The best current estimate for CFR for EVD is 82.8%

I would personally rather not be infected by either, but given the choice I would go with sars-cov-2


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Good thing that's the infection available at the moment then...  ;D

Re: Coronavirus and Audax
« Reply #792 on: 30 April, 2020, 11:54:06 am »

I thought it was a ridiculous statement as most people do not end up in hospital with covid, in fact many don't even realise they have it, while everyone with ebola ends up in hospital. Infection fatality of covid is less than 1% ebola is more like 50%. Any country showing greater than 1% is not detecting all their cases, look at Iceland figures where they tested everyone.

I guess what it shows is not that the mortality rate is similar to Ebola, but that if you are unlucky enough to end up in hospital, then the treatment available is very limited, in the same ballpark as diseases we consider "untreatable".

Some mortality rates don't stack up, Singapore has 0.1%, which by all means seems very low. Russia has 1% but we all know it's not true... might be tempted to believe in Iceland numbers, if their population wasn't less than that of Leicester

Singapore has had a recent explosion in cases without time for them to be resolved one way or the other.

Eddington  100miles

S2L

Re: Coronavirus and Audax
« Reply #793 on: 30 April, 2020, 12:00:56 pm »

I thought it was a ridiculous statement as most people do not end up in hospital with covid, in fact many don't even realise they have it, while everyone with ebola ends up in hospital. Infection fatality of covid is less than 1% ebola is more like 50%. Any country showing greater than 1% is not detecting all their cases, look at Iceland figures where they tested everyone.

I guess what it shows is not that the mortality rate is similar to Ebola, but that if you are unlucky enough to end up in hospital, then the treatment available is very limited, in the same ballpark as diseases we consider "untreatable".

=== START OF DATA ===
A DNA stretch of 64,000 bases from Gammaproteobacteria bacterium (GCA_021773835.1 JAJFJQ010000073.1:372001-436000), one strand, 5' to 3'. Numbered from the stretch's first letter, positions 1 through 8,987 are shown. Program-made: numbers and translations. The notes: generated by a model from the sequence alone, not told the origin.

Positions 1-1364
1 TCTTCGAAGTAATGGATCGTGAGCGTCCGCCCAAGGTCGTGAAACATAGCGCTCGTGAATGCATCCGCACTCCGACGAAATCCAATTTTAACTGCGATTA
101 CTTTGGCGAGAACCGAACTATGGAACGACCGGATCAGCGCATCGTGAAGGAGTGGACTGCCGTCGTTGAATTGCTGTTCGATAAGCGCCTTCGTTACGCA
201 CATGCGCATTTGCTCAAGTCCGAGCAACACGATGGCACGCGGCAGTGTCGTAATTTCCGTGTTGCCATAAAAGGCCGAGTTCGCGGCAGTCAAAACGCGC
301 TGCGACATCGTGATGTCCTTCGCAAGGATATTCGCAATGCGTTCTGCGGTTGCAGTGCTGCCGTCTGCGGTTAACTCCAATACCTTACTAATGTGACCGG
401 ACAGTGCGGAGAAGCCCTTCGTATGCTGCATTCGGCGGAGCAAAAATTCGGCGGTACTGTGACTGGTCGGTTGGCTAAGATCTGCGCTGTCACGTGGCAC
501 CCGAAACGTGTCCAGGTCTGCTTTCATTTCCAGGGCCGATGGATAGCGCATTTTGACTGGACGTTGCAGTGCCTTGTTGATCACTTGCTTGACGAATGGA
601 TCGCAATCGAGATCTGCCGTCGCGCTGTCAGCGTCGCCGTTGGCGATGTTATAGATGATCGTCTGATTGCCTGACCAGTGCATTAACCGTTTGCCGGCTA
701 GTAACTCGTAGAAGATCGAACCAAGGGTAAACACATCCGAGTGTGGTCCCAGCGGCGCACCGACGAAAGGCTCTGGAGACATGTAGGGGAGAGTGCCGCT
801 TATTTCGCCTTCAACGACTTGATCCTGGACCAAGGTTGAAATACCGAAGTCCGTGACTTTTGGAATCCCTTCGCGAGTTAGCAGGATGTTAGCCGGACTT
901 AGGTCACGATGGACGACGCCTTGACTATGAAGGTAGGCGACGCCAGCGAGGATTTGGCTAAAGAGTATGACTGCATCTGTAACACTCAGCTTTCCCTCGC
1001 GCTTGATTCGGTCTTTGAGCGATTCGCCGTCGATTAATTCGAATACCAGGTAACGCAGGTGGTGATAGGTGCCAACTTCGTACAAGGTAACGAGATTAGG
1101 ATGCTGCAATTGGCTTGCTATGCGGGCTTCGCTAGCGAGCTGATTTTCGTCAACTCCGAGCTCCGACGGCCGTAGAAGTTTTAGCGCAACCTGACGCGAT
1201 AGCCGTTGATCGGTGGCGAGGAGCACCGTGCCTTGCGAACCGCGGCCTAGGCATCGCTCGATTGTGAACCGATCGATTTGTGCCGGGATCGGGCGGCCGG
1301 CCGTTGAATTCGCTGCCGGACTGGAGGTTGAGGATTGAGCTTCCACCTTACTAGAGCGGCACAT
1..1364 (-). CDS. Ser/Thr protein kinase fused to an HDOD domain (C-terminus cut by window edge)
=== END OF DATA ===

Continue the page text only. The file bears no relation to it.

Some mortality rates don't stack up, Singapore has 0.1%, which by all means seems very low. Russia has 1% but we all know it's not true... might be tempted to believe in Iceland numbers, if their population wasn't less than that of Leicester

Singapore has had a recent explosion in cases without time for them to be resolved one way or the other.

It was very low even before the current outbreak...

Re: Coronavirus and Audax
« Reply #794 on: 30 April, 2020, 12:59:21 pm »
Very interesting article here;
https://quillette.com/2020/04/23/covid-19-superspreader-events-in-28-countries-critical-patterns-and-lessons/

If this exercise in citizen science turns out to be true then to summarise; C19 doesn't seem to spread so much by touching door handles, packaging or even by sitting next to a C19 carrier in a quiet bus, train or plane.
It mainly spreads by people breathing in each others faces; singing, ordering drinks in noisy bars, air kissing at social events, talking loud and close to partially deaf old people, and crucially for Audax (and Parkrun) being downwind of somebody breathing heavily.
The Guangzhou restaurant example, where diners downstream of the aircon caught it, means the focus will be on limiting social activities where people might catch each others' vigorous exhalations.
- and I guess that'll be seen by society (and insurers) to include groups of cyclists :(
That is the opinion of one non expert writer. The example of an infected bar tender infecting lots of people he served by “talking to them” ignores the more obvious fact that people were drinking from glasses he had his infected paws on. Peer reviewed papers by experts are the place to go. If vigorous exhalations were the main cause wearing masks would simply solve it and we could go back to normal.

Edit: and even if it turns out the predominant transmission is not via fomites then being in the open air is the safest place to be.


Sent from my iPad using Tapatalk

I would not put much faith in peer reviewed papers at all.  90% of published research in my personal experience has major flaws.  Epidemiology papers particularly are blinded often by a lack of actual medical knowledge. 

All of this discussion about droplets and the 2m distance is pure guesswork based on no science about dosage required for infection, etc.  The data on the multi metre trail from cyclists is true (technically) but ignores the hole behind each rider, and the degree of dispersion leading to a low droplet density.  Drafting properly is probably extremely safe.

I would happily walk next to someone outside on a normal windy day but worry much more in a supermarket, where not only fomites but droplets will be covering everything in sight!